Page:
The mechanism of the kinetically biphasic reduction of formaldehyde by dihydroflavin (ref 9) has been elucidated. In the first and rapid phase, dihydroflavin and formaldehyde yield, via two competing reactions: (a) oxidized flavin plus methanol; and (b) the N(5)-hydroxymethyl derivative plus the corresponding imine. In the slower second phase of reaction the oxidized flavin produced in the first phase acts as a catalyst in the conversion of the N(5)-hydroxymethyl derivative to reduced flavin plus formaldehyde, and these reactants reenter the reactions of the first phase. Concentration and pH dependencies have been investigated and the appropriate rate constants determined. l,5-Dihydro-3-methyllumiflavin is proposed to form an N( 1 )-hydroxymethyl adduct as has been shown (ref 25) for uracils. Methanol has been shown to reduce oxidized flavin at alkaline pH providing as products 1,5-dihydroflavin and formaldehyde in a 1:1 ratio. Previous studies are reviewed (Introduction) and a general radical mechanism presented (Discussion).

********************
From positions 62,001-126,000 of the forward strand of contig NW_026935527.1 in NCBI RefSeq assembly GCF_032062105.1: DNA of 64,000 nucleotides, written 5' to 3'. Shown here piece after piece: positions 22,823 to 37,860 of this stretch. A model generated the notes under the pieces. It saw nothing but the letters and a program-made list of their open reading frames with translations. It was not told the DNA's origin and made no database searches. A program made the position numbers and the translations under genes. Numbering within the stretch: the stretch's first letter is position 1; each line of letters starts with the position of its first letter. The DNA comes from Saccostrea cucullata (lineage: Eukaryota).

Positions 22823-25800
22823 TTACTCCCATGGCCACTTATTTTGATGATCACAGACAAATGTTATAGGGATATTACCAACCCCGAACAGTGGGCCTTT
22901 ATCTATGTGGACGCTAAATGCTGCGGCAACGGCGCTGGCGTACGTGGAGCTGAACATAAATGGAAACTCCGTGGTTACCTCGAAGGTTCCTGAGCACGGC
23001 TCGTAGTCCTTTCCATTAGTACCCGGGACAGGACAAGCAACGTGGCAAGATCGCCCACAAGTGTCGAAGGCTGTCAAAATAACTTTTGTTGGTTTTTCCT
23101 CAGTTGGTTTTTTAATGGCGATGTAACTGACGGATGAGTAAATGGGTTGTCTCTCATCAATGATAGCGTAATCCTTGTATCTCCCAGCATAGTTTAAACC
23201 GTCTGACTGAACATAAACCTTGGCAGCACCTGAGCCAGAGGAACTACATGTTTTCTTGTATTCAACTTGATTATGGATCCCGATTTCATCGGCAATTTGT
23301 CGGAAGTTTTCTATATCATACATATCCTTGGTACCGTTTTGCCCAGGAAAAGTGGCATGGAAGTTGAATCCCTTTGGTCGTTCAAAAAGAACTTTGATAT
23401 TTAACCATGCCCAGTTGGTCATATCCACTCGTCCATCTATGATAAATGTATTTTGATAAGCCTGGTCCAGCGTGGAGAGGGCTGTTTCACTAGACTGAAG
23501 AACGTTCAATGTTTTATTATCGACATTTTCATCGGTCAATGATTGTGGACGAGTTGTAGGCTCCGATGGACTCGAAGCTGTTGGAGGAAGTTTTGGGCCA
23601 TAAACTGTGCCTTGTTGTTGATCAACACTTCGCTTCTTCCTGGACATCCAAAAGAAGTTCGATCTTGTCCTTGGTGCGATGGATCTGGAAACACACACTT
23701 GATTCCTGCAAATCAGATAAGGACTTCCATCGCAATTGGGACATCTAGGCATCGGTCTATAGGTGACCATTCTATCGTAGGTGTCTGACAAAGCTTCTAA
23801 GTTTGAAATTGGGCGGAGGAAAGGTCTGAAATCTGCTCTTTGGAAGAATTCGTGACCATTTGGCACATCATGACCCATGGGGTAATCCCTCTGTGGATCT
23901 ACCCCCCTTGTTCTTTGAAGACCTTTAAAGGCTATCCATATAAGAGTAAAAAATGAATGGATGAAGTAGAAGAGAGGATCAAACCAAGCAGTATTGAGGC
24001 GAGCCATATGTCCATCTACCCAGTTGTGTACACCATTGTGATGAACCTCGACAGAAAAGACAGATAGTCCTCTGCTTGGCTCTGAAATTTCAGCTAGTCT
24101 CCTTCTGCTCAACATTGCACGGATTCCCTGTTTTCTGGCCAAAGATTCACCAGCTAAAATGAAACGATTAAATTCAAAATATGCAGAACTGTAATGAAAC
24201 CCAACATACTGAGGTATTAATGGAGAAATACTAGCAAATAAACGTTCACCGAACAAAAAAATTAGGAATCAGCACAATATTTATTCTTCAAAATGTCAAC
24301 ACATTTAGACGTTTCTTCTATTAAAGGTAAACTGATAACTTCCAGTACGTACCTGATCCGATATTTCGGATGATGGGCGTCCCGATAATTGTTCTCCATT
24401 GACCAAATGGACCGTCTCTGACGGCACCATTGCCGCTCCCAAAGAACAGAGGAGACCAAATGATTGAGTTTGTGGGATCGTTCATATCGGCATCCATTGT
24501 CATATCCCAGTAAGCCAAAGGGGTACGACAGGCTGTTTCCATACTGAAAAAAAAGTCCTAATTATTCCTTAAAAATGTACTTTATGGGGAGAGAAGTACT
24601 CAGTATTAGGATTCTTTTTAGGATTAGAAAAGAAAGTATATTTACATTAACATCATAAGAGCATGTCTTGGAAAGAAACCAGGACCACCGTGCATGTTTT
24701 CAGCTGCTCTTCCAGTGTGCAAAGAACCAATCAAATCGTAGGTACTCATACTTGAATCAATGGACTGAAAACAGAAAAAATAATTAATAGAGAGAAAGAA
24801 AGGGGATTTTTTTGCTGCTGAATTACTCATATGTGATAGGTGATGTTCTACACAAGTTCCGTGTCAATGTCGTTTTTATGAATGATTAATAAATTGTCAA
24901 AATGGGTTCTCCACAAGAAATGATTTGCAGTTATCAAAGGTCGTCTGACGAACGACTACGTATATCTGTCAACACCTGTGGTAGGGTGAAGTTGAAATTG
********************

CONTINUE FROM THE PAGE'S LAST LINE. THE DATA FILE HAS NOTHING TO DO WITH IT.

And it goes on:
All Science Journal Classification (ASJC) codes
- Colloid and Surface Chemistry